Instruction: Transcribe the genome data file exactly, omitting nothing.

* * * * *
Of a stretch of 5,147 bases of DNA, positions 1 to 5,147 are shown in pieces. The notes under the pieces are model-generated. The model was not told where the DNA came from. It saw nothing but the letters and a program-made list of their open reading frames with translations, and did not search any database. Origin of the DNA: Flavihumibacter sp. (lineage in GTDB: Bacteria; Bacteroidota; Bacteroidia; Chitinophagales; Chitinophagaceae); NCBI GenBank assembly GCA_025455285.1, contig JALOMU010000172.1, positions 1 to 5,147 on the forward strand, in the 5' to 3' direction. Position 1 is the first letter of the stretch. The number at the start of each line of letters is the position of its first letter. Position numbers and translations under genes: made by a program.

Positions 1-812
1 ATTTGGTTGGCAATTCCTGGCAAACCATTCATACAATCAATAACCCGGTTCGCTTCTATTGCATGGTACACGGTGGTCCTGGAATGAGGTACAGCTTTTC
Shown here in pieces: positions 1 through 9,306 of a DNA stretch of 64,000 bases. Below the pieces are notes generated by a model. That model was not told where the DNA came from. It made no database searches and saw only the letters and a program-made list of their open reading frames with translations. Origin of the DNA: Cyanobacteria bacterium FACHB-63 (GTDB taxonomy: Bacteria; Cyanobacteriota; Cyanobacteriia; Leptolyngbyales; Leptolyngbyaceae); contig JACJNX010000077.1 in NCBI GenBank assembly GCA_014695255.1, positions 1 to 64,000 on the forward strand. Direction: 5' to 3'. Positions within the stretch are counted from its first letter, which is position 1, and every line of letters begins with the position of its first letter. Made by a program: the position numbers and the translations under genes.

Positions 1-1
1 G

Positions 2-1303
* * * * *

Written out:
Of a stretch of 5,147 bases of DNA, positions 1 to 5,147 are shown in pieces. The notes under the pieces are model-generated. The model was not told where the DNA came from. It saw nothing but the letters and a program-made list of their open reading frames with translations, and did not search any database. Origin of the DNA: Flavihumibacter sp. (lineage in GTDB: Bacteria; Bacteroidota; Bacteroidia; Chitinophagales; Chitinophagaceae); NCBI GenBank assembly GCA_025455285.1, contig JALOMU010000172.1, positions 1 to 5,147 on the forward strand, in the 5' to 3' direction. Position 1 is the first letter of the stretch. The number at the start of each line of letters is the position of its first letter. Position numbers and translations under genes: made by a program.

Positions 1-812
1 ATTTGGTTGGCAATTCCTGGCAAACCATTCATACAATCAATAACCCGGTTCGCTTCTATTGCATGGTACACGGTGGTCCTGGAATGAGGTACAGCTTTTC
Shown here in pieces: positions 1 through 9,306 of a DNA stretch of 64,000 bases. Below the pieces are notes generated by a model. That model was not told where the DNA came from. It made no database searches and saw only the letters and a program-made list of their open reading frames with translations. Origin of the DNA: Cyanobacteria bacterium FACHB-63 (GTDB taxonomy: Bacteria; Cyanobacteriota; Cyanobacteriia; Leptolyngbyales; Leptolyngbyaceae); contig JACJNX010000077.1 in NCBI GenBank assembly GCA_014695255.1, positions 1 to 64,000 on the forward strand. Direction: 5' to 3'. Positions within the stretch are counted from its first letter, which is position 1, and every line of letters begins with the position of its first letter. Made by a program: the position numbers and the translations under genes.

Positions 1-1
1 G

Positions 2-1303